A tagline or slogan is like a written logo. Taste the rainbow. Beanz Meanz Heinz. Never knowingly undersold.
It’s a bit of shorthand for your brand that tells the world the character of your business. Your essence, your promise, your special sauce.
It shouldn’t be too literal and it must invoke a feeling. The most successful brands of all time have proved that it’s creativity that makes a tagline work.
When you need a tagline
Let me be clear: no one NEEDS a tagline. It’s like a logomark: it’s an optional accessory for your brand.
However, a tagline is handy in a few cases.
Your brand name is kinda… bland
That still doesn’t make it a must but if you’re working with an existing company name that doesn’t have a lot of life, a tagline could help inject a little something into the brand.
However: remember that a strapline isn’t supposed to be literal, so don’t just add exposition to your name. No ‘Heating solutions for Southeast England’, please. That’s not a tagline.
You do TV or radio advertising
Phrases, particularly catchy phrases accompanied by a good jingle, can be more memorable than the brand name itself.
With repetition, a good strapline can help people remember your brand – or even enter popular culture. Brand phrases like, ‘Because you’re worth it’ (L’Oreal) and ‘A diamond is forever’ (De Beers) are part of our language.
You use packaging
Branding on packaging is just good sense. If you fulfil physical orders, investing in branded packaging is a good step if you’re levelling up.
Think about it: the moment of unboxing is so important in a customer’s experience that there are children earning millions a year just unwrapping stuff on Youtube.
Your logo and a tagline will get noticed on packaging and you’ve got space to show off.
How to construct your brand tagline
Set your guidelines
Think about some of the most famous taglines of all time.
Just do it. I’m lovin’ it. Every little helps.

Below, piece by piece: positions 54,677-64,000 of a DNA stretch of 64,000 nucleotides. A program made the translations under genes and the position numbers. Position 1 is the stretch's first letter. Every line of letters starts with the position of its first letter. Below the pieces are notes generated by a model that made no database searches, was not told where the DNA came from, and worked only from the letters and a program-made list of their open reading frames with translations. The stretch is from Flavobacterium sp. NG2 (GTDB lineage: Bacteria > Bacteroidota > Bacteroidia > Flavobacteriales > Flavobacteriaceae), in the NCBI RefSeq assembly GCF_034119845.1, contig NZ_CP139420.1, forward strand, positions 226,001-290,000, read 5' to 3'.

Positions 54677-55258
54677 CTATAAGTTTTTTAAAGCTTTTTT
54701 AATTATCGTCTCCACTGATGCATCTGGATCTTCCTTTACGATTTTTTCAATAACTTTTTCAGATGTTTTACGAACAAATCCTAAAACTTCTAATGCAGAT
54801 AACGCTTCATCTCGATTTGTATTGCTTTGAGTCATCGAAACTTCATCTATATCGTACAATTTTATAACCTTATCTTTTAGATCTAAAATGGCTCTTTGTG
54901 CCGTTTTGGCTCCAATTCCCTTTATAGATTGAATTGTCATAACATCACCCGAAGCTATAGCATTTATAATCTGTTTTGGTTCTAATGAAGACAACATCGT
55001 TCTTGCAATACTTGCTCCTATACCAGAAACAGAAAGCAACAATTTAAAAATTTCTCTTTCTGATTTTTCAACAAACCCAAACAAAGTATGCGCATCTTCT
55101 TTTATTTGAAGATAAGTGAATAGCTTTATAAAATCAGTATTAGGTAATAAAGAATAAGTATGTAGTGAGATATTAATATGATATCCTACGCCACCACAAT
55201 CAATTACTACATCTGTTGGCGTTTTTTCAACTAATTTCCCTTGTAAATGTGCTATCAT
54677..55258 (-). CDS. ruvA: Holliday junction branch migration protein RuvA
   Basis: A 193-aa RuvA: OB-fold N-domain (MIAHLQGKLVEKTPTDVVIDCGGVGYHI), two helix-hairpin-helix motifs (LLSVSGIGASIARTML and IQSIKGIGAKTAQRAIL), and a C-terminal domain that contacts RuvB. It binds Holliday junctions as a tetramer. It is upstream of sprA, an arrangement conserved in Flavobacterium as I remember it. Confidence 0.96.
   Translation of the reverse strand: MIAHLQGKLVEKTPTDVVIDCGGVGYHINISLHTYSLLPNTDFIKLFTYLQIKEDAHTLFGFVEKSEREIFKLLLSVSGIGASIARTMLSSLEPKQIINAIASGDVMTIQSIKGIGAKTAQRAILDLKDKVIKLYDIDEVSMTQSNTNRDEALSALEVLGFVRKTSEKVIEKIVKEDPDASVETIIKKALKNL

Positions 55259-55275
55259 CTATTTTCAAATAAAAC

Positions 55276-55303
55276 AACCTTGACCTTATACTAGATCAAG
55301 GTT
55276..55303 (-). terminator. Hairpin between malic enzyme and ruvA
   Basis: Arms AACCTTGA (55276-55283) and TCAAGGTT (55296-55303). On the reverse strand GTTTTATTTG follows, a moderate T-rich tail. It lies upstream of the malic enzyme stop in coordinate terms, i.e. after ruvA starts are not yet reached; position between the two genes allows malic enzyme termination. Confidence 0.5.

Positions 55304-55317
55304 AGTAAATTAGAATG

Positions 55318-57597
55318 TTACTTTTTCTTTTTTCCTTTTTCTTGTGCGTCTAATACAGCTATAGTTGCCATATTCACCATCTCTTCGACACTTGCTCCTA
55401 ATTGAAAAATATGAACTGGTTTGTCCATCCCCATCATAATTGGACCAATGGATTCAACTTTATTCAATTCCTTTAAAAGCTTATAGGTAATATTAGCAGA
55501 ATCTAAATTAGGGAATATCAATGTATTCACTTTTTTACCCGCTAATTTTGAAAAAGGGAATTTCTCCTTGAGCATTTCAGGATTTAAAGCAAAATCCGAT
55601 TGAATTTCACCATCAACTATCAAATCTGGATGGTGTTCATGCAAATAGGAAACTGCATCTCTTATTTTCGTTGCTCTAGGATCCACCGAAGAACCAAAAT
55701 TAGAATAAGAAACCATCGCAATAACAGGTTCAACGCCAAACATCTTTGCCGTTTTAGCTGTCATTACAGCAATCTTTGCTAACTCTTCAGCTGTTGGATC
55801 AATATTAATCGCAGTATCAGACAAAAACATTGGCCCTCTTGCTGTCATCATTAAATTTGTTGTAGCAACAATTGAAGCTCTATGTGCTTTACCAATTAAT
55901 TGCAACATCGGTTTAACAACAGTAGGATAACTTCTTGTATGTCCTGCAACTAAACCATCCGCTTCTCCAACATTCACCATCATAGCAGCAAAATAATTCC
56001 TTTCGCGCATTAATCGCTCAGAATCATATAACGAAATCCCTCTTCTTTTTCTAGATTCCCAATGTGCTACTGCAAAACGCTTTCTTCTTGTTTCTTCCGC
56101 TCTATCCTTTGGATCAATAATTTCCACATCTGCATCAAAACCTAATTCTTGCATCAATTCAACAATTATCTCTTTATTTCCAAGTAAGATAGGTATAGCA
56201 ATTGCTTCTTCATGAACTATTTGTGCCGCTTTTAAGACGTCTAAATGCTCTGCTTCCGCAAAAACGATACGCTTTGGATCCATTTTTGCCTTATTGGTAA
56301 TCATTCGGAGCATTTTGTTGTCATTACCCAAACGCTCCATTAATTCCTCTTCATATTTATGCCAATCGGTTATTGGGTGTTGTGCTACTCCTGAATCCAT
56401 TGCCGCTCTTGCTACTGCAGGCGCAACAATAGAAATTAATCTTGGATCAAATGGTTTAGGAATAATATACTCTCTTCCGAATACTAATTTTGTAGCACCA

What do they have in common? Uh huh. They’re short.
You can’t tell your entire story in a tagline anymore than you can in a logo. It’s not to explain what you do, as such; your tagline provides a flavour of your brand.
So, start yourself off with a three-word limit.
Write down how your tagline should feel
What feeling are you trying to get across with your tagline that your logo alone doesn’t portray? Write down all the words that feel like your brand (they don’t have to be adjectives) – this is your brand’s semantic field.
Example semantic fields:
- Traditional, dependable, reputation, money
- Bubbly, bright, laugh, sunshine, friendly
- Sleek, luxury, sexy, power
Once you’ve got your semantic field, you know what you’re trying to convey with your tagline.
Check in with your target audience
It’s got to resonate with the people you’re trying to reach. Who are they? Why do they need you?
Different people need different things from branding, so we can’t just go straight for cool or whacky if that’s not what your audience is going to like.
Start writing options for your tagline
So, we’ve got three words in which to get across our semantic field. Remember: it doesn’t have to be descriptive. The best slogans in the world don’t describe what the companies do at all; they sum up an adjacent feeling.
Try not to fall into the trap of doing something trendy. A tagline is, of course, replaceable – but don’t burden yourself with something that’s lost its shine within months.
A tagline trend to avoid:
This is not just because I’m a copywriter by trade – but can we stop with the poor grammar?
- ‘Be more’ + noun. ‘Be more dog’ was great, but this construction is tired now.
- ‘Find your’ + adjective. Ugh. After the first ‘Find your happy’, it’s over and done, OK?
Apple famously started the bad grammar trend with ‘Think different’ in 1997. And it was great. But now let’s do something new.
Example tagline build:
My business is a luxury tights brand – let’s call us ‘Saint-Pierre’ – and my semantic field is sleek, luxury, sexy, power. My customers are affluent and prepared to pay for that extra layer of decadence.
Three words (ish). Let’s go.
- Sex on legs
- You’re it
- Walk all over them
- Luxury up to here
- Stairway to heaven
- The most
- You’re the most
- Do the most
Ah-ha! A theme emerges.
Try your name and your taglines together
Once you have a long list of potentially silly taglines, start trying them with your brand name. See how each one looks next to your logo.
Here’s why I like this one: it says these tights are for people who want everything and don’t care how much it costs.
It’s also tapping into a phrase already in the culture, ‘doing the most’, and it’s an instruction. It feels commanding and fabulous.
You’re doing the most, and these tights ARE the most. (The most money…)
If you find yourself struggling, I have a little trick for you. Shopify’s slogan generator – not joking! Put in a word you want your tagline to include and it’ll give you a load of one-liners to get some inspiration.
Have fun with your taglines
Bear in mind that agencies charge a lot, a LOT of money to write taglines for brands. You will come up with many stinkers, and that’s OK. If you can have fun with it, you’re more likely to let go and be creative.
That creativity is where you’ll find the spark for your tagline.